There is also essentially no protection for fired workers. While
firing someone solely to get this tax credit is technically against
the law, technically only matters if the person who gets fired: knows
about the tax break, knows about the law, knows that she got fired so
she could be replaced by an eligible teenager, can prove that her
employer's desire to access the credit is the only reason she was
fired, and has time to wait for her case to be resolved within an
overburdened, underfunded system.

This tax credit has been roundly criticized not only by workers'
rights advocates and other voices from the left, but by staunchly
business-friendly outfits from the Wall Street Journal to Crain's New
York Business to the Empire Center for New York State Policy. No less
than Greg David of Crain's described the specifics of the tax break as
follows:

"The state will subsidize the entire increase in the minimum wage for
workers between 16 and 19 in the first year and up to 75% in the third
year, when the wage is increased to $9 an hour. So firing someone 20
and over and replacing them with someone the right age offers
employers a bonus of $1,560 to $2,808. Only people making exactly the


minimum wage qualify for the credit, so there is a strong incentive
not to pay any more. Oh, and the credit is available to all companies.
McDonald's franchises upstate will get a lot of benefits; those in the
city who routinely pay more than the minimum wage now have an
incentive to lower wages."

This is a bad and destructive piece of policy and a waste of taxpayer
dollars. It is in the best interest of workers, responsible
businesses, and the State as a whole that this tax credit be repealed
immediately.

LEGISLATIVE HISTORY: This is a new bill

FISCAL IMPLICATIONS: Significant savings to the state.

EFFECTIVE DATE: This act shall take effect immediately and shall be
deemed to have been in full force and effect on and after January 1,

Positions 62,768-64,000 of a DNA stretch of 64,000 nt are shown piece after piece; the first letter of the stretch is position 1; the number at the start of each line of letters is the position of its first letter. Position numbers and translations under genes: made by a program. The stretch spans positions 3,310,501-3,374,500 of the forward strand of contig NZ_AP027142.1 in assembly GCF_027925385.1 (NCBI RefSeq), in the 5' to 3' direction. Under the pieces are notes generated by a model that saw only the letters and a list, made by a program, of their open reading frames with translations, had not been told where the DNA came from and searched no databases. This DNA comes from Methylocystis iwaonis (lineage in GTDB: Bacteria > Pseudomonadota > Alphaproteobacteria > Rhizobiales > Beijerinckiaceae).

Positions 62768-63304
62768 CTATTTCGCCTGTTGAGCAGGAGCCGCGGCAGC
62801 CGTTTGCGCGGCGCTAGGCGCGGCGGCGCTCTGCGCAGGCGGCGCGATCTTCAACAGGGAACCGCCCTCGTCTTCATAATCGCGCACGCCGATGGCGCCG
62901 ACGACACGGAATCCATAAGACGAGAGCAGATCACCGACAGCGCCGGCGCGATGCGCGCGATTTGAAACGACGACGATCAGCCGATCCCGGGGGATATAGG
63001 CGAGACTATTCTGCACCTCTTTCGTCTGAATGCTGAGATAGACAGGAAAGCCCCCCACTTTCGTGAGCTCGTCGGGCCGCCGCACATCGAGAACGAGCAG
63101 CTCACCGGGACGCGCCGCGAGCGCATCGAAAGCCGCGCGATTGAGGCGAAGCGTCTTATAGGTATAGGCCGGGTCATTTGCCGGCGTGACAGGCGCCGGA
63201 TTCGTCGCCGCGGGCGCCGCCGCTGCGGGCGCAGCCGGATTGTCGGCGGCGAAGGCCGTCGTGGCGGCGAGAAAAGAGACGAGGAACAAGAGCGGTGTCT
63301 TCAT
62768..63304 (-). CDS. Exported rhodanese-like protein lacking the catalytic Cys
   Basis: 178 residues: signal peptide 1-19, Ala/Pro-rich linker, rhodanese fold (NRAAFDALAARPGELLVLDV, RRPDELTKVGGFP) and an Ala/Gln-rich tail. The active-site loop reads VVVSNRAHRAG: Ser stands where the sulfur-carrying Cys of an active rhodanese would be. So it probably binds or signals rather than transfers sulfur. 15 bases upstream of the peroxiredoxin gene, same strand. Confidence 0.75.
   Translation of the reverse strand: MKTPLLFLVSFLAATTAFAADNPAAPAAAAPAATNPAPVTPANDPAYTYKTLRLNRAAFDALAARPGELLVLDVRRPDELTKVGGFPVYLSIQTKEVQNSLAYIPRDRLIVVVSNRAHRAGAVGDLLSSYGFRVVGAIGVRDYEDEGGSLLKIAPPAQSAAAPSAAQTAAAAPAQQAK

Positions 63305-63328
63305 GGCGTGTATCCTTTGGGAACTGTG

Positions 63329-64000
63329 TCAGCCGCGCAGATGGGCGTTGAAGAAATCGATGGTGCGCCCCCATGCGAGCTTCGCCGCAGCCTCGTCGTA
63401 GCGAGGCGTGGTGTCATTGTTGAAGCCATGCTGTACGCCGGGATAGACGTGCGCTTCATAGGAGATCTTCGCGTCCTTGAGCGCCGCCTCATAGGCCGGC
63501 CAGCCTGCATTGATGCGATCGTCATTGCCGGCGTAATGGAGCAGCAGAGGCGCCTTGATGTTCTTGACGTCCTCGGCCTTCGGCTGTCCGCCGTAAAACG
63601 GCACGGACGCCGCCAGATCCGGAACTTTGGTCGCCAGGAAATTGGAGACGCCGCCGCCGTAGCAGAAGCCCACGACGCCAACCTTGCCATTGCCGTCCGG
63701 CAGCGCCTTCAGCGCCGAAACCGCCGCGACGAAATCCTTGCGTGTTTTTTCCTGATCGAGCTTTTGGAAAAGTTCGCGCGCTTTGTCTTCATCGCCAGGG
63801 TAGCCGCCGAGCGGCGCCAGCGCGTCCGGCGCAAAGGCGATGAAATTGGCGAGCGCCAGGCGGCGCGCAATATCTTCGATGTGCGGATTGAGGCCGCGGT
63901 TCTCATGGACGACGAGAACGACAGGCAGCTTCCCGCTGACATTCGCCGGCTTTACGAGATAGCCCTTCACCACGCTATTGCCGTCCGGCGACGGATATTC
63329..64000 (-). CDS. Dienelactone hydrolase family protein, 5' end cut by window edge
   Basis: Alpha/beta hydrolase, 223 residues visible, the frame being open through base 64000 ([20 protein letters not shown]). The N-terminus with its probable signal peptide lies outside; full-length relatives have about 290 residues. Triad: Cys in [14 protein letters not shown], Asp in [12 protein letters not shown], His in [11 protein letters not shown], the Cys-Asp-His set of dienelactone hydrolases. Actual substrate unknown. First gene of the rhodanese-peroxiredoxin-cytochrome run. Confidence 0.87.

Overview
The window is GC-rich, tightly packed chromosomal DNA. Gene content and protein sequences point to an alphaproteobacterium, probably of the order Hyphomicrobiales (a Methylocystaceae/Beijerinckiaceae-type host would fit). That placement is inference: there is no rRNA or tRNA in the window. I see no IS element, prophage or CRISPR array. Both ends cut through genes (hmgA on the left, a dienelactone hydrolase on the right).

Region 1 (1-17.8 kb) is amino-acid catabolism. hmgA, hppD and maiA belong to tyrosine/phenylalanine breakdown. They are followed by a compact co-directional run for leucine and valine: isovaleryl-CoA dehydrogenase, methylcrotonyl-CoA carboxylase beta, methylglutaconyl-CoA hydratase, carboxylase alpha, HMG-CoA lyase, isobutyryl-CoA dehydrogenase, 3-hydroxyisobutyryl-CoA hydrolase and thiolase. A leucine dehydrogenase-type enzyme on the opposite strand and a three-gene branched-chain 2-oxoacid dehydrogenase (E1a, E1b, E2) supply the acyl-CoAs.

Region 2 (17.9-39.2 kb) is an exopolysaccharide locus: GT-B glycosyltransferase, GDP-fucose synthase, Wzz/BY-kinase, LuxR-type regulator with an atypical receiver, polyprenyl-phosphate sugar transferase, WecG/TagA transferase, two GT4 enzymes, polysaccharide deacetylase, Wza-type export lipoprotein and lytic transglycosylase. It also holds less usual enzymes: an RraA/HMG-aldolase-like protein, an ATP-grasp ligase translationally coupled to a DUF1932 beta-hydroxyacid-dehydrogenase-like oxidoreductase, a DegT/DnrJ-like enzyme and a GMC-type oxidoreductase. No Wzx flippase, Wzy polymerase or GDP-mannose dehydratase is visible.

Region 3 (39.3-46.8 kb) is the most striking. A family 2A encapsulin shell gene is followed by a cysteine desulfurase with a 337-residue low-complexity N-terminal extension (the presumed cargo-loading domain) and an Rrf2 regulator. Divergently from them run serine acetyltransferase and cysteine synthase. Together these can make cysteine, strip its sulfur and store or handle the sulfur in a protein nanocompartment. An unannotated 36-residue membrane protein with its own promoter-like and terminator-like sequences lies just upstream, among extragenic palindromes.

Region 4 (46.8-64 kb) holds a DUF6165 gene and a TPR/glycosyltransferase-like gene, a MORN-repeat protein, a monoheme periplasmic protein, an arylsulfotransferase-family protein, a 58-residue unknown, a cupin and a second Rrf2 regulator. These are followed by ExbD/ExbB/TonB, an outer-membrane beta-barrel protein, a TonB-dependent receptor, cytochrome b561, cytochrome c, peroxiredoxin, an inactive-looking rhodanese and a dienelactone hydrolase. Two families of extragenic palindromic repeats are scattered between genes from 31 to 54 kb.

2014.

view full text
download pdf
                    S T A T E   O F   N E W   Y O R K
________________________________________________________________________

                                 4500--A

                       2013-2014 Regular Sessions

                            I N  S E N A T E

                              April 3, 2013
                               ___________

Introduced  by  Sens. PERALTA, AVELLA, BRESLIN, GIANARIS, KRUEGER, MONT-
  GOMERY, PARKER, SAMPSON, SERRANO, STAVISKY -- read twice  and  ordered
  printed, and when printed to be committed to the Committee on Investi-
  gations  and  Government Operations -- recommitted to the Committee on
  Investigations and Government Operations  in  accordance  with  Senate
  Rule  6,  sec.  8  --  committee  discharged,  bill  amended,  ordered
  reprinted as amended and recommitted to said committee

AN ACT to repeal certain provisions of the tax law relating to the mini-
  mum wage reimbursement credit

  THE PEOPLE OF THE STATE OF NEW YORK, REPRESENTED IN SENATE AND  ASSEM-
BLY, DO ENACT AS FOLLOWS:

  Section 1. Section 38 of the tax law, as added by section 1 of part EE
of chapter 59 of the laws of 2013, is REPEALED.
  S 2. Section 187-s of the tax law is REPEALED.
  S 3. Subdivision 46 of section 210 of the tax law is REPEALED.
  S  4.  Clause  (xxxv) of subparagraph (B) of paragraph 1 of subsection
(i) of section 606 of the tax law, as added by section 4 of part  EE  of
chapter 59 of the laws of 2013, is REPEALED.
  S 5. Subsection (aaa) of section 606 of the tax law is REPEALED.
  S 6. Subsection (z) of section 1456 of the tax law is REPEALED.
  S 7. Subdivision (cc) of section 1511 of the tax law is REPEALED.
  S  8.  This  act  shall take effect immediately and shall apply to tax
years commencing on or after January 1, 2014.



 EXPLANATION--Matter in ITALICS (underscored) is new; matter in brackets
                      [ ] is old law to be omitted.
                                                           LBD10133-02-4

Comments

Open Legislation comments facilitate discussion of New York State legislation. All comments are subject to moderation. Comments deemed off-topic, commercial, campaign-related, self-promotional; or that contain profanity or hate speech; or that link to sites outside of the nysenate.gov domain are not permitted, and will not be published. Comment moderation is generally performed Monday through Friday.

By contributing or voting you agree to the Terms of Participation and verify you are over 13.